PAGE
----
"Governments Not Always Right": Supreme Court Judge On Protests, Dissent

The remarks come amid protests at several parts of the country against the contentious Citizenship Amendment Act, National Population Register and National Register of Citizens.

'Governments Not Always Right': Supreme Court Judge On Protests, Dissent

Justice Deepak Gupta further said governments cannot always be correct.

New Delhi:

Supreme Court judge Deepak Gupta has said "quelling or discouraging dissent" has a chilling effect on democracy, and the government has no right to stifle a protest unless it turns violent. Justice Gupta further said governments cannot always be right. Calling "majoritarianism the anti-thesis to democracy", he expressed concern over branding dissenters as "anti-national".

The remarks come amid protests in several parts of the country against the contentious Citizenship Amendment Act, National Population Register and National Register of Citizens.

"If we quell or discourage dissent, it has a chilling effect on democracy. The government is not always correct. We all make mistakes. The government has no right to stifle a protest unless it is turning violent," Justice Gupta said while delivering a lecture on "Dissent and Democracy" in the national capital.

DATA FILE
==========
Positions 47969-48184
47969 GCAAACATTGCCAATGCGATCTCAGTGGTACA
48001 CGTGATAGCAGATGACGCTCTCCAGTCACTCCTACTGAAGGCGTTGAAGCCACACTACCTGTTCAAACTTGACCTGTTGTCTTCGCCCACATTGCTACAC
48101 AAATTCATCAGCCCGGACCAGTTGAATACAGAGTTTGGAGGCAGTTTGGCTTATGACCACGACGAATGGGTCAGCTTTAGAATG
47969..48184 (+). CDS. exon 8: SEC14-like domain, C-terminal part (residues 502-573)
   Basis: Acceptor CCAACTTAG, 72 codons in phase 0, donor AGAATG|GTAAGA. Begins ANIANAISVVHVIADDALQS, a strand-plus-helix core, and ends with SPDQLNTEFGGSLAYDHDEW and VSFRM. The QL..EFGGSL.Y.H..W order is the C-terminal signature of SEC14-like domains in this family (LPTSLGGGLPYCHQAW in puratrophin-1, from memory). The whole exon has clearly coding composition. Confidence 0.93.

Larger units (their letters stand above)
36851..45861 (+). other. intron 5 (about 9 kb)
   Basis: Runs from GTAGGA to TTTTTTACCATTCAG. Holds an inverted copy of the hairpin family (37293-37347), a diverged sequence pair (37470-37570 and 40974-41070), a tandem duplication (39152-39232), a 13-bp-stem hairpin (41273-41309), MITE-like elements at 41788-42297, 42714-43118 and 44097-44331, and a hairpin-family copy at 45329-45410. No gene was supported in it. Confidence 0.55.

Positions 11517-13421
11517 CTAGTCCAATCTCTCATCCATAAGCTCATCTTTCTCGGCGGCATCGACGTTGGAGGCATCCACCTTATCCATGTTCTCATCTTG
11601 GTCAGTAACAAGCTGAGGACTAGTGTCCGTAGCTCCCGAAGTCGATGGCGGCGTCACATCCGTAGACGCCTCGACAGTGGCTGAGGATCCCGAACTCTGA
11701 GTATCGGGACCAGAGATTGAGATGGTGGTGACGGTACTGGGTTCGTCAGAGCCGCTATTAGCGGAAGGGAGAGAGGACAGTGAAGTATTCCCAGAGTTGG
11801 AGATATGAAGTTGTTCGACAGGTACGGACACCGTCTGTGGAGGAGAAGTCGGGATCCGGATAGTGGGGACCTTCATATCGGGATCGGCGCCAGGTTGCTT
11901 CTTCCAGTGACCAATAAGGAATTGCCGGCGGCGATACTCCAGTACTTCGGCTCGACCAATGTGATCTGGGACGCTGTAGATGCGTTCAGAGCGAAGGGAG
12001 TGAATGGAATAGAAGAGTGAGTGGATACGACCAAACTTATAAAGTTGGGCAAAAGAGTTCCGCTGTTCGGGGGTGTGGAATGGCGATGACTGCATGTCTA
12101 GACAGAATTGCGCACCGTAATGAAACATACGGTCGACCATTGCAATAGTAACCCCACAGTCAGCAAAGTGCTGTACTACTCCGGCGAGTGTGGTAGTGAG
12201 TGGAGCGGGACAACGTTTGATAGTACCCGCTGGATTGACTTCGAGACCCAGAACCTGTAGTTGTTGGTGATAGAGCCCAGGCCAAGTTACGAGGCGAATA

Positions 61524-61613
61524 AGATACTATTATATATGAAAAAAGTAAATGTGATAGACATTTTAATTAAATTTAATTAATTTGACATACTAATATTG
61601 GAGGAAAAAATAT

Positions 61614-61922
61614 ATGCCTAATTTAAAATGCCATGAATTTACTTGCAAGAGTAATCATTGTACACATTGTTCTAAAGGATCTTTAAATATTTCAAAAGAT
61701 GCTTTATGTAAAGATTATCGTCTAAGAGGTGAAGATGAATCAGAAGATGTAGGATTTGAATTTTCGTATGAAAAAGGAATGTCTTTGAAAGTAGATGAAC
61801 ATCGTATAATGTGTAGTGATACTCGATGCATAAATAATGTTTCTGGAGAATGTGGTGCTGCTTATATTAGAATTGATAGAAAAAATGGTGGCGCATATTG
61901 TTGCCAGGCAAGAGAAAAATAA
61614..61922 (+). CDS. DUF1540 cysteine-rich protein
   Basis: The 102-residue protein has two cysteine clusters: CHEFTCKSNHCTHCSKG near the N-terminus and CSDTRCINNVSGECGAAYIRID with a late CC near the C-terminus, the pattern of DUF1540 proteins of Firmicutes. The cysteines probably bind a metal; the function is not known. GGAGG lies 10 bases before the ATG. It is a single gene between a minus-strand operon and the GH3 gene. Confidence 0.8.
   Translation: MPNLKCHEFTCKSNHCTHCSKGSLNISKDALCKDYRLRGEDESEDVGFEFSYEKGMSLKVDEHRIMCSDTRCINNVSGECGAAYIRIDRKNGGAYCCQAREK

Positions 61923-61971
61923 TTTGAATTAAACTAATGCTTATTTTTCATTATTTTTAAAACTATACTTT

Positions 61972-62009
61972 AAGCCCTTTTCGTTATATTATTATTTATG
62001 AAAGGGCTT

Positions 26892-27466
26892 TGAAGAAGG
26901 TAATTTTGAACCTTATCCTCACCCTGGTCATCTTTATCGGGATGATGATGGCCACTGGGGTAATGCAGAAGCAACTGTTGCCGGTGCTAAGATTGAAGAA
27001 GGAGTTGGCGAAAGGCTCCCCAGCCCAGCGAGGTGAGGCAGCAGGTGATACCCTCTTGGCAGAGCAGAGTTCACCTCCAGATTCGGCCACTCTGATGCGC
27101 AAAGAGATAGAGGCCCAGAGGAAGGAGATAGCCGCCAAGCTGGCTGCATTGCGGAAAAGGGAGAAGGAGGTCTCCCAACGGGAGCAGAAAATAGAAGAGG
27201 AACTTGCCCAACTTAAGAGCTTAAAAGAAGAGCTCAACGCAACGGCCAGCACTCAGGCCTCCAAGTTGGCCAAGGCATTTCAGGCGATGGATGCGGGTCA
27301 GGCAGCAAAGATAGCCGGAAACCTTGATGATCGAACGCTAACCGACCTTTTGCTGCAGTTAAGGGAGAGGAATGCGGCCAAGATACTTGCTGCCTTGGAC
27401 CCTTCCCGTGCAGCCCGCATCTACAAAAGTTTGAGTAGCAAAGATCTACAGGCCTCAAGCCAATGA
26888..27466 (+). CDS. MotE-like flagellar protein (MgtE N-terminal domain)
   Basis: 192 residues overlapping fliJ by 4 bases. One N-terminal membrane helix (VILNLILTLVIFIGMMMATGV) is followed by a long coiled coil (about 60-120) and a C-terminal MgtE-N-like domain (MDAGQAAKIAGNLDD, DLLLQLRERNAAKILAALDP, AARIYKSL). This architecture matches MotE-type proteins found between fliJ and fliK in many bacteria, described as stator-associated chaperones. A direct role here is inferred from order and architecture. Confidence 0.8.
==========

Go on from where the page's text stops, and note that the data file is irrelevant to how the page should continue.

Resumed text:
"If some party gets 51% votes, does that mean the other 49% should not speak for 5 years...every citizen has a role to play in democracy...governments are not always right," he added.

Justice Gupta said having a "contrarian view" does not mean disrespect to the country. He said there will be dissent whenever there is a clash of ideas, and the right to question is an "inherent part of democracy".

"Today in the country, dissent is seen as anti-national. Government and country are two different things. I see bar associations passing resolutions saying they will not appear as some matter is anti-national. This is not done. You cannot deny legal aid," he said.

Justice Gupta said a society will not develop until rules are questioned.

"If all follow the well trodden path there will be no expansion of mind and vistas. Take Gandhi, Marx, Mohammad, everyone challenged old thoughts," he said.

He is the second Supreme Court judge this month who has expressed concern over the stifling of dissent. Last week, Justice DY Chandrachud had described dissent as democracy's "safety valve", and said branding those who dissent as anti-national or anti-democratic "strikes at the heart of our commitment to protect constitutional values".